Fin in a Waste of Waters

"These moments of escape are not to be despised. They come too seldom....Leaning over this parapet I see far out a waste of water. A fin turns....I note under 'F.,' therefore, 'Fin in a waste of waters.' I, who am perpetually making notes in the margin of my mind for some final statement, make this mark, waiting for some winter's evening." (from Woolf's THE WAVES)

08 July 2007

Waiting for inspiration...from my inspiration

In one of several installments of his autobiography, Beginning Again: 1911-1918, Leonard Woolf recalls the way in which his wife Virginia's mind often worked: for days, weeks, even months, she would sit starting out the window, at the fire, at her paper, contemplating "the problem," until, in a sudden flash, she would solve it, her pen dashing across the page so that she could hardly keep up with her own voice - she finished The Waves with "such intensity and intoxication," she recorded.

Perhaps because I know this about her, my own writing about her fluctuates between contemplation and fulguration. True, I experience those "flashes" of inspiration (who doesn't, regardless of vocation/purpose/hobby?) in my other writing (fiction, epistolary, even email, even here [today not being an example of this]), and in my critical writing about other subjects (most notably Joyce, with whom I have a love-hate relationship; trapped in a dead-lock with the man/author/myth for weeks, until suddenly, either he or I give, and the words landslide down page after type-written, single-spaced page) - but with Virginia, the struggle is more exhausting; the inspiration, purer. Perhaps all Woolf scholars like to imagine this sort of intimacy with their subject, but I like to think that after years of reading and reading about Virginia, writing informally and more recently, formally, about her; after listening to her voice in the only existing recording of her at the library; after deciphering (rather unsuccessfully) her hand in the Monks House Papers; after visiting most of her homes (and her sister's) and haunting her neighborhoods and favorite walks (Regent's Park, St. George's Gardens, the downs, etc) - I like to think that after this, I have absorbed something of the essence of this presence who still permeates London, Sussex, and that this will in turn inform my writing of her.

Unfortunately for me, however, I have not the luxury of months to contemplate - nor even weeks. 3 September, work schedules, health concerns & autumn living plans inform my writing now. I become impatient with my research; and worse, with my writing. I push unprepared into unexplored territory, and naturally, lose myself in the brambling complexities of Virginia which are otherwise part of what I love best about her. And I finally find my way only to be heartbreakingly interrupted, never to lose sight of her in the thick, but rather, to lose my way to her. Only a few weeks ago: working steadily, writing well - then, a vague email from my doctor that my blood results have come back "abnormal"; he thinks kidney problems, but isn't sure what it means. A week of nearly daily doctors' appointments combined with at-home observation throws me. Then: the weekend. Relief: doctors don't call or email on weekends; there is no post on Sundays. I work again. Monday: a provisional "diagnosis" ("in all probability," they say - thank God it's not my kidneys; rather, it's miscommunication between my pituitary gland and my kidneys, it seems) which I continue to work under, unconfirmed and untreated as it is, waiting for the doctors. I work. Then: a week-long visit from my mother. We slog through a week of rain in London and Brighton (at least she got the "authentic" British experience! Jane Eyre: "There was no possibility of taking a walk that day.") which leaves me sick for days after she's gone. My writing still has not recovered, exactly a week after she's departed. The ideas are all there; I write and rewrite; I cannot organize, which is why I have come here, in the hopes of, as if I were casually batting ideas around with you, as if you were here in this room with me (a time when a woman wants anything but a room of her own!!), the form will organize itself in my mind:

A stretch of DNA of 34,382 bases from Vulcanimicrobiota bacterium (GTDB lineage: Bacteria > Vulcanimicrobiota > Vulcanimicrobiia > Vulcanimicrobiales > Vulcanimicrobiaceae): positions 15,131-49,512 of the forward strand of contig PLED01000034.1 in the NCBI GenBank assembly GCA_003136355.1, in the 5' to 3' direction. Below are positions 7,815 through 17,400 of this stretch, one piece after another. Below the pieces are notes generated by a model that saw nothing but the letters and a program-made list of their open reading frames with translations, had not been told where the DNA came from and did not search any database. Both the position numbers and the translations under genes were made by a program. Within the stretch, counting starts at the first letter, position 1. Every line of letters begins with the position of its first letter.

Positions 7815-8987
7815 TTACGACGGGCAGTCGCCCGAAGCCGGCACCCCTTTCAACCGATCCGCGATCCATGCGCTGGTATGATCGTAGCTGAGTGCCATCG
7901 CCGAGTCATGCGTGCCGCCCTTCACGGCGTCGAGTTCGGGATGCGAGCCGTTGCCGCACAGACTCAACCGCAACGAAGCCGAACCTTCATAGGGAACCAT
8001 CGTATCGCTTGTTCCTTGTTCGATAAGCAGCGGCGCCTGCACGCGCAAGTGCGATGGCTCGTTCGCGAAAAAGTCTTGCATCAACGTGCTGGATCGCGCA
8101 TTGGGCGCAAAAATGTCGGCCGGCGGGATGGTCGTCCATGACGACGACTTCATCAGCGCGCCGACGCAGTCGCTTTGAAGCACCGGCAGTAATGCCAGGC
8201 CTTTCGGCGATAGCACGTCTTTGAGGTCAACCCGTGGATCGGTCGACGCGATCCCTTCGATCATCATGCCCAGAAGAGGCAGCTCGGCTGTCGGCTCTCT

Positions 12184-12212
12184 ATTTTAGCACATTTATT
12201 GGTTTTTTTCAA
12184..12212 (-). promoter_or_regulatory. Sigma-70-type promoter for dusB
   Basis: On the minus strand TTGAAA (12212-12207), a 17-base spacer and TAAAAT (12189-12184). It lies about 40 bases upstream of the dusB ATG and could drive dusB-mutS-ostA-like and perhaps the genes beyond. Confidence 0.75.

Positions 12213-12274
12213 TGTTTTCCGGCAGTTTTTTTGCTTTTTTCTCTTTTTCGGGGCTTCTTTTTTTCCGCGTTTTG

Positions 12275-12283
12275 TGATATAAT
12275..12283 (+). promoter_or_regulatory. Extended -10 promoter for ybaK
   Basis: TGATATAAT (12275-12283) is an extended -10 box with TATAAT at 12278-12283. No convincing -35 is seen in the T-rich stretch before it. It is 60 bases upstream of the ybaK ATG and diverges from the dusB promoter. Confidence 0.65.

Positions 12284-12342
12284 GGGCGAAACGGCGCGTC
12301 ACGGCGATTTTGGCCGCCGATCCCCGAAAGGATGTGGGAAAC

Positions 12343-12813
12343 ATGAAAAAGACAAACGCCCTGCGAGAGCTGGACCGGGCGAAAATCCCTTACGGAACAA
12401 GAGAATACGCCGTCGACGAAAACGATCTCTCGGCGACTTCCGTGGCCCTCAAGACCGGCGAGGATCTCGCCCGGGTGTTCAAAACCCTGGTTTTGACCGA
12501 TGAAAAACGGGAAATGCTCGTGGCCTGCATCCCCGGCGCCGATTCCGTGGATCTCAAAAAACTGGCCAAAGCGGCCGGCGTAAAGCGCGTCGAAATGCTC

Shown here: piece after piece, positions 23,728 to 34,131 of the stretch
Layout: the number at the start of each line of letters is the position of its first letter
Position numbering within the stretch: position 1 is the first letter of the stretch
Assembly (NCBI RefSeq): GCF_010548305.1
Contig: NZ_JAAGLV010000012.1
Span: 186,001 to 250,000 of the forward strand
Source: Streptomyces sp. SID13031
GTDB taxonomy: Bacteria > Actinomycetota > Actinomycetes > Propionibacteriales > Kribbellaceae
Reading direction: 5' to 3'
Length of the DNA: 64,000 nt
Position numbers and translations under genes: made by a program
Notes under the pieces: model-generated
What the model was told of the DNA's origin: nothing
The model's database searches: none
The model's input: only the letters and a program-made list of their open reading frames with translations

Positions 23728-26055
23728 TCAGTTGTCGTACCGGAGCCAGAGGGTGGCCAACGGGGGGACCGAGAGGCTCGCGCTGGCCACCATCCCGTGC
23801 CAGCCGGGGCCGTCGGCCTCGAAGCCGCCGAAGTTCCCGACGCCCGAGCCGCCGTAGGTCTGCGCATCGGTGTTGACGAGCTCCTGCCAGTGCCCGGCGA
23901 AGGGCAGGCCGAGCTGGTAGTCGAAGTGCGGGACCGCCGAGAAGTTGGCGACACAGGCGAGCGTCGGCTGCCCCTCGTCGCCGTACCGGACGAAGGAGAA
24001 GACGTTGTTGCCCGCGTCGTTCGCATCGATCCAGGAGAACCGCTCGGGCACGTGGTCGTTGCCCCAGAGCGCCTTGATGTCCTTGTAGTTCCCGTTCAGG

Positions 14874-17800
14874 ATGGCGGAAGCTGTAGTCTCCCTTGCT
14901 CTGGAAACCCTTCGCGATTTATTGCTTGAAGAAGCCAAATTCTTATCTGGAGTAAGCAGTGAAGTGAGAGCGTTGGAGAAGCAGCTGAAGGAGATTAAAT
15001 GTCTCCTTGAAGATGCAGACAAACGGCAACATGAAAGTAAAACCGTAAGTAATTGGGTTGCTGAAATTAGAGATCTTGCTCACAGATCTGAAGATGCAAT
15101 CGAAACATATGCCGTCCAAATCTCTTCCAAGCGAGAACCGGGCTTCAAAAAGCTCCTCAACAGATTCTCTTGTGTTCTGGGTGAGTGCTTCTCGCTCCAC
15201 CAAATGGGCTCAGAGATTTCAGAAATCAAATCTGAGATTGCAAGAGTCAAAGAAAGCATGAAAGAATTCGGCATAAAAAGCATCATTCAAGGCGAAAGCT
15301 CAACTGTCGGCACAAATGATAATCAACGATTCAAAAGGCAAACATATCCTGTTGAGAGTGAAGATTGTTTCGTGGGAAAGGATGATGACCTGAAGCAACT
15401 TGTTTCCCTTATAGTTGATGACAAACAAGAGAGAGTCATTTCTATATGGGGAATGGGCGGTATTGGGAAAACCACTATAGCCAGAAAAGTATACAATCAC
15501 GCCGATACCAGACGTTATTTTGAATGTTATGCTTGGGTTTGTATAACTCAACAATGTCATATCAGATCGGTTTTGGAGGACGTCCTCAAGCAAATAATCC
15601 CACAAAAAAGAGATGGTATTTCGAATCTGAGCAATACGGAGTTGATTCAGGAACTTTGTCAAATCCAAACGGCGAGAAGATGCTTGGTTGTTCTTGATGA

In this chapter in my diss, I am looking at Night and Day as one of Woolf's most important war novels - a novel which is often overlooked in the Woolf canon, and even charged with "deliberately looking away" (Briggs) from WWI, during which it was written. At this moment, I mean to be discussing the structure of repression (and the equally dual nature of that repression: both of the war experience & civilian "madness") practiced by the novel - at once contextual (the architecture within) & textual (the "architecture" of) which Woolf parallels from the opening pages (we enter the novel as Denham enters Cheyne Walk). Further, it is temporal repression on several levels: Mrs. Hilbery & Mr. Fortescue in the novel look even further backwards, thus highlighting the novel's own self-conscious awareness of its location in the past, which at moments threatens to erupt in masked references to the present. ... Sounds easy, right? I think I need a pen & paper for this one. And a moment of inspiration, as I've been staring at this for a week now...


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